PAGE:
Some people just don't have the eye. Instead, their talent is seeing past true talent, bypassing those with immeasurable physical gifts, proven game-day productivity and unshakable confidence. That said, the Texans' use of the first pick in the NFL draft on underwhelming defensive end Mario Williams from N.C. State rather than young Jordan-in-cleats Reggie Bush was alarming. In leaving Bush on the draft board to be scooped up by the savior-seeking New Orleans Saints, ex-Texans' general manager Charley Casserly and team owner Bob McNair robbed Houston fans of years' worth of highlights, hiding behind an Enron-like explanation that it was a "football decision.” "I wasn't the one negotiating the contract,” said Bush at the draft, "but I was going along with being signed by Houston. I'm not too sure what happened, but we were not just going to settle for anything.”
Translation: The Texans weren't committed to paying fair market value for the draft's ultimate playmaker. For the Saints, it appeared that their prayers had been answered. "From the time we found out he was going to be available, I was excited and our coaching staff was excited,” says Saints' GM Mickey Loomis. "What we didn't really have a grasp on was how excited the fans and people in the community would be for the team to get Reggie Bush.”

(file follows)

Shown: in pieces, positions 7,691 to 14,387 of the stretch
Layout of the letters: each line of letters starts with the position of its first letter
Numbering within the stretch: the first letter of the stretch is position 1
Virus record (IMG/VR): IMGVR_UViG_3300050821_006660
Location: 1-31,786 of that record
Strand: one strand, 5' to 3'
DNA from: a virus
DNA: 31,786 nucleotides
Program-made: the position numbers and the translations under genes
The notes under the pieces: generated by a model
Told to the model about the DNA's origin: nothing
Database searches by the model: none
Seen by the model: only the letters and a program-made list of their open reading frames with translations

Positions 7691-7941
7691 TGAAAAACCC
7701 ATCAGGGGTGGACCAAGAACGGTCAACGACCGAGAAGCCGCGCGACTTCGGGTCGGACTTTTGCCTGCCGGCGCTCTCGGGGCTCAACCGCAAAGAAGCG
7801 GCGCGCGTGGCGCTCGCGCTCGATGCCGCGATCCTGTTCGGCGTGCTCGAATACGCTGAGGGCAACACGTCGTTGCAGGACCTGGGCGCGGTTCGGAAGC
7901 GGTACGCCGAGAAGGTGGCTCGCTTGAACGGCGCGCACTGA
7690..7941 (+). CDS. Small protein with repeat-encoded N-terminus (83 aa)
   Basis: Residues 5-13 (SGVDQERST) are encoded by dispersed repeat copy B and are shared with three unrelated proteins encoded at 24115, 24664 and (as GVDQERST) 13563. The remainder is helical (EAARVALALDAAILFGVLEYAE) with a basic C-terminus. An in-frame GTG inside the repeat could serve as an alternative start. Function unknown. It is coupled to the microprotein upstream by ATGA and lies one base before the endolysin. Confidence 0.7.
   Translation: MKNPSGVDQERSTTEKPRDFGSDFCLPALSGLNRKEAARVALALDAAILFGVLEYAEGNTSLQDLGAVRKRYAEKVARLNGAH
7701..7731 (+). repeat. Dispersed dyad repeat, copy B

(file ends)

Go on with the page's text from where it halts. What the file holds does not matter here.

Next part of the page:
People who don't know a field goal from a flagrant foul but have a grasp of basic math would understand the Saints' oversized smiles. During his senior year at the University of Southern California, number 5 rushed for 1,658 yards (on an eye-popping 8.9 yards per carry) and scored 18 touchdowns en route to the Heisman Trophy and a return to the national championship game. In the Trojans' late-season win over Fresno State alone, Bush put up 513 all-purpose yards. Throughout his three-year career at USC, the back balled hard and was described as "generational” by sports analysts who hadn't seen anyone like him since Gale Sayers was breaking defenders' ankles in the '60s.

Continue reading this story in the October ‘06 issue of KING (#36)